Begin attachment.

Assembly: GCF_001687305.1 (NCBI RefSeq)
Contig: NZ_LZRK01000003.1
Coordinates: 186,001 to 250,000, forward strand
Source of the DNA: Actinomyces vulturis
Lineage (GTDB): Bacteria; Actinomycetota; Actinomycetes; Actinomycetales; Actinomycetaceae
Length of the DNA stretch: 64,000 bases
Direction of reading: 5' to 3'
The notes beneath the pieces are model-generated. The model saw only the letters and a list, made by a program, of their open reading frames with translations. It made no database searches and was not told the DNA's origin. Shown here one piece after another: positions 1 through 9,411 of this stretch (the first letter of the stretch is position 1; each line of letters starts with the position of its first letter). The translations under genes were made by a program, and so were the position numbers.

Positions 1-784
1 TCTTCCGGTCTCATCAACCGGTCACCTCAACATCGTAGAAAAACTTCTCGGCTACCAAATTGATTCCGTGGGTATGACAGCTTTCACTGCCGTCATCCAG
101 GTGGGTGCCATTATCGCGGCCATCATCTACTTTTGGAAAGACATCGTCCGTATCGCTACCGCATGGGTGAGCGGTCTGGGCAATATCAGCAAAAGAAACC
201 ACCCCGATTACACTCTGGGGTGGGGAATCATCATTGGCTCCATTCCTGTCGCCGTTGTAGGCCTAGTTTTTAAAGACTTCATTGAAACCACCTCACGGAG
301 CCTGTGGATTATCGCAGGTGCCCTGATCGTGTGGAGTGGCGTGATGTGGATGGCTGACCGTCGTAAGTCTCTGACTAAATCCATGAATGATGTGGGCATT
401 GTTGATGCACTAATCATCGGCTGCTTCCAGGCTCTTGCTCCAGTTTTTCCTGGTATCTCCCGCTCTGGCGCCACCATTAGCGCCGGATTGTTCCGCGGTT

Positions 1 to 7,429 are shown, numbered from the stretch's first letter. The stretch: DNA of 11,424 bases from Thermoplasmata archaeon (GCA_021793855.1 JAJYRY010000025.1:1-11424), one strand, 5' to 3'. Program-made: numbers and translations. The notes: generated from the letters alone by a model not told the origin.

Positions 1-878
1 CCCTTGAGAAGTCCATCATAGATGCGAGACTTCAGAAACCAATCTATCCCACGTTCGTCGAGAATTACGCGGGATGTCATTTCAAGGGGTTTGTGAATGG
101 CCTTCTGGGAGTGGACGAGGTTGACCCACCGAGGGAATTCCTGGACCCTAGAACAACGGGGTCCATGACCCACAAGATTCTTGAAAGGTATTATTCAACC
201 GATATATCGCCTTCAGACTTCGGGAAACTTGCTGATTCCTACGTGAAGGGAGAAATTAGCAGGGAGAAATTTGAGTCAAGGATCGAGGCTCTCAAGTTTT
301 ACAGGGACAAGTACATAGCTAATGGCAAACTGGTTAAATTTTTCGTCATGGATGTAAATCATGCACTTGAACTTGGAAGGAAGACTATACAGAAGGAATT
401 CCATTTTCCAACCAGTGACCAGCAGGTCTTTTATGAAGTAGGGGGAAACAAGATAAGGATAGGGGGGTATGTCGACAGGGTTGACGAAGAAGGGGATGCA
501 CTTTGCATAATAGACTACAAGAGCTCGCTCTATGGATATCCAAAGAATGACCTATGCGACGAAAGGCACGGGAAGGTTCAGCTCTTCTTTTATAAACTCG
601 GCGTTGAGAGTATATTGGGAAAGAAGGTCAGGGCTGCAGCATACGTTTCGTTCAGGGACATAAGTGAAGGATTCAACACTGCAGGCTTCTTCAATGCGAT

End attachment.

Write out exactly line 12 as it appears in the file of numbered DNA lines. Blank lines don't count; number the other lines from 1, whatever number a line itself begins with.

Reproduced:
201 ACCCCGATTACACTCTGGGGTGGGGAATCATCATTGGCTCCATTCCTGTCGCCGTTGTAGGCCTAGTTTTTAAAGACTTCATTGAAACCACCTCACGGAG